*Post written by James Wethington, library assistant of the University Archives and Special Collections.
War correspondences has changed in the 20th Century with recent changes in technology; however, in the early 20th Century, some war correspondents gained recognition for their stories. One example is fellow Hoosier, Ernie Pyle. Born on August 3, 1900 near Dana, Indiana, located north of Terre Haute, Indiana. He attended Indiana University studying journalism; however, he left to serve as a local reporter until he received a job with Scripps-Howard.
Pyle became an American war correspondent during World War 2 in numerous locations such as “… North Africa [and his reporting in] Sicily, Italy, and France brought him a Pulitzer Prize for reporting in 1944” (The Editors of Encyclopædia Britannica, n.d.). He eventually reported on the American forces in the Pacific Theater of World War 2, proving to be too much. Reporting during the Okinawa campaign, Pyle was fatally shot by Japanese forces on April 18, 1945.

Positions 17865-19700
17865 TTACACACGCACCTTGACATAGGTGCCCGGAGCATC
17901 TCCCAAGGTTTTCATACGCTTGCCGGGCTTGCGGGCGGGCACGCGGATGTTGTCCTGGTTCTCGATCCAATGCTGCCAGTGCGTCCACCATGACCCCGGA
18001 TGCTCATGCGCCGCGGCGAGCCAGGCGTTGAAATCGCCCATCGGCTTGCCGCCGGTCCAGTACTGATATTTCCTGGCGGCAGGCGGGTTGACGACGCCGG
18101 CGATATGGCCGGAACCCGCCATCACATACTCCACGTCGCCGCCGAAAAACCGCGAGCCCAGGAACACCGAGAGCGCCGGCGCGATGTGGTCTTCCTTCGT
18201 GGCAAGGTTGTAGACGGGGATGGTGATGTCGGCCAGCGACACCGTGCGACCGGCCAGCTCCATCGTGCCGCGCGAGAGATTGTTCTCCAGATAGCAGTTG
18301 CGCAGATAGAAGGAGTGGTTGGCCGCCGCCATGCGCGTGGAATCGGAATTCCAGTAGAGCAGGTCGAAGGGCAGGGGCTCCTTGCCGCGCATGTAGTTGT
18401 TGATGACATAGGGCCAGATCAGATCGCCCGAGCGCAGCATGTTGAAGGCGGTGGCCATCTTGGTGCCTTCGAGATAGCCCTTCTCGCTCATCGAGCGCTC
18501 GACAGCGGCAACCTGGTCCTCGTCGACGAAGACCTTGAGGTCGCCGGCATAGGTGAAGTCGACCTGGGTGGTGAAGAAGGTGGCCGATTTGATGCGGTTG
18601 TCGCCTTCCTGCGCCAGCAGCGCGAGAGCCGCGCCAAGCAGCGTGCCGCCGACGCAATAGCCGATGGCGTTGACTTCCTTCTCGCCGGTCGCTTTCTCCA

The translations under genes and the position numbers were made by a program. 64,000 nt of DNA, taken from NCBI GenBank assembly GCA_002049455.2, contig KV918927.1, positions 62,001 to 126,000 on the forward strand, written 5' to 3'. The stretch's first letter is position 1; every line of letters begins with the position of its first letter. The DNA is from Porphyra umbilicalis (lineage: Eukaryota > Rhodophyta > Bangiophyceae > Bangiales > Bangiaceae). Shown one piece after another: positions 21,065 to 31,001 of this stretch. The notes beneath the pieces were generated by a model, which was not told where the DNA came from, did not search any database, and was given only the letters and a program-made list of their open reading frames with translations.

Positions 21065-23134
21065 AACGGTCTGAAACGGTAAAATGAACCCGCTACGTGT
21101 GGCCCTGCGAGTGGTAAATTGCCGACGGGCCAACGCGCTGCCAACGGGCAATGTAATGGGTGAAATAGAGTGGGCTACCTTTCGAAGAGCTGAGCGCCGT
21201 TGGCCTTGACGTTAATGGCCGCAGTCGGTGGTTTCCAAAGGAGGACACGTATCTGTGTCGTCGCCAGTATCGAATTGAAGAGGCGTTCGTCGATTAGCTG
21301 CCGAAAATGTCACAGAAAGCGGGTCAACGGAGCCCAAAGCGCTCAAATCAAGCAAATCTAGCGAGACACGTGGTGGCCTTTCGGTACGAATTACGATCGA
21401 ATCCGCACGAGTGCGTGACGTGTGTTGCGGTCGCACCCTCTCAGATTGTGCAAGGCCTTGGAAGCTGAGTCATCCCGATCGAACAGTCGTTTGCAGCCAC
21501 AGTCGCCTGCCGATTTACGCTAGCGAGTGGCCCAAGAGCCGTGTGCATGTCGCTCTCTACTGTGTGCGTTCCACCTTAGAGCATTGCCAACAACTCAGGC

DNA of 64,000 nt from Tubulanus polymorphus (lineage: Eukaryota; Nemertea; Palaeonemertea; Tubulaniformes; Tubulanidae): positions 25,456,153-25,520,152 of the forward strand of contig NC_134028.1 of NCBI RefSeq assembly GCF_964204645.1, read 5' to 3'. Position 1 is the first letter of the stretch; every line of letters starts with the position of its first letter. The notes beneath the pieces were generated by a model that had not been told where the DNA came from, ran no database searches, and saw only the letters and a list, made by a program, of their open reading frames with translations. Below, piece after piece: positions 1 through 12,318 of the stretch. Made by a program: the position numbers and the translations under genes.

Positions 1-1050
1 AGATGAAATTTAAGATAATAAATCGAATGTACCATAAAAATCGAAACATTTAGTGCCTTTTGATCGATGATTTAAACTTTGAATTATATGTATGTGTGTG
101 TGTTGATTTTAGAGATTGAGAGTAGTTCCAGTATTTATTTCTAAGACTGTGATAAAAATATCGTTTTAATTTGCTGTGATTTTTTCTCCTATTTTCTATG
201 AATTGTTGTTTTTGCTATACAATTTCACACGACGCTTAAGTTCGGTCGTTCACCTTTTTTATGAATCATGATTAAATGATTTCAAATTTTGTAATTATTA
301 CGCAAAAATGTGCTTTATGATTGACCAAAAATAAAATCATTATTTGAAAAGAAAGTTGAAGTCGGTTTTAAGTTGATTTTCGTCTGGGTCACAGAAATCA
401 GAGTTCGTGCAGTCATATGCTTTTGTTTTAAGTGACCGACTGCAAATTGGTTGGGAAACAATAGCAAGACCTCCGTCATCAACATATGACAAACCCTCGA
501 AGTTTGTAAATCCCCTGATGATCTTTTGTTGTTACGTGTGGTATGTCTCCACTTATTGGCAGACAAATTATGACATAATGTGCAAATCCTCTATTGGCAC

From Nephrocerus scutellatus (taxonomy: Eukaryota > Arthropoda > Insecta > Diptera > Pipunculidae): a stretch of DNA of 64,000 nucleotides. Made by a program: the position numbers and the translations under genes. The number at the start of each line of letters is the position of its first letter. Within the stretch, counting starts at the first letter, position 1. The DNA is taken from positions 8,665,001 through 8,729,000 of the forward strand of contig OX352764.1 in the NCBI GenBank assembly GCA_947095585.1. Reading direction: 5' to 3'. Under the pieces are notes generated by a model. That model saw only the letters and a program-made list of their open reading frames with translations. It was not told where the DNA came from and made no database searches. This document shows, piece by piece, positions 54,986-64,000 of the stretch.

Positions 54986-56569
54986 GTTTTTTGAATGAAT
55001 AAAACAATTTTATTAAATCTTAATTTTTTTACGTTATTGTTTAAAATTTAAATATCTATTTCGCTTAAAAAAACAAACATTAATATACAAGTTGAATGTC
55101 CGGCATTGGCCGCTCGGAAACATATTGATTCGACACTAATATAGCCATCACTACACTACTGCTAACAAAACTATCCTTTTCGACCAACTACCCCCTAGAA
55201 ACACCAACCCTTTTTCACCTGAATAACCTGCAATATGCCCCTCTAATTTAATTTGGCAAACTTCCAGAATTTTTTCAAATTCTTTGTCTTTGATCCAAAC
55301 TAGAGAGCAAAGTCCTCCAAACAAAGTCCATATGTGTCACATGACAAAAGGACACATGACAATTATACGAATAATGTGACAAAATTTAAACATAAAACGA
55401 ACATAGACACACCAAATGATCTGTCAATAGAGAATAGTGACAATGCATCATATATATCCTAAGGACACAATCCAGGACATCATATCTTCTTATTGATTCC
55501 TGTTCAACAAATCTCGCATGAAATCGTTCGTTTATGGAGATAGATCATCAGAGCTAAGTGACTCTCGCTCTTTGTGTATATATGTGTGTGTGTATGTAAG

Back in Dana, the non-profit organization, Friends of Ernie Pyle, restored his childhood home and serves as a museum. In 1976, it was “… dedicated as an Indiana state historic site”; moreover, in 1995, the Indiana Department of Natural Resources operated the museum until 2010. Ownership of the museum returned to the Friends of Ernie Pyle in 2011. For more information, view the Ernie Pyle World War 2 Museum for more information on tours, admission costs, and much more (Ernie Pyle World War 2 museum, n.d.).
His newsletter, Fighting Hearts, is available upon request for viewing during normal business hours at the University Archives and Special Collections.
The Editors of Encyclopædia Britannica. (n.d.). Ernie Pyle. Retrieved June 6, 2017, from https://www.britannica.com/biography/Clara-Barton
Ernie Pyle World War 2 museum (n.d.). Retrieved from http://www.erniepyle.org/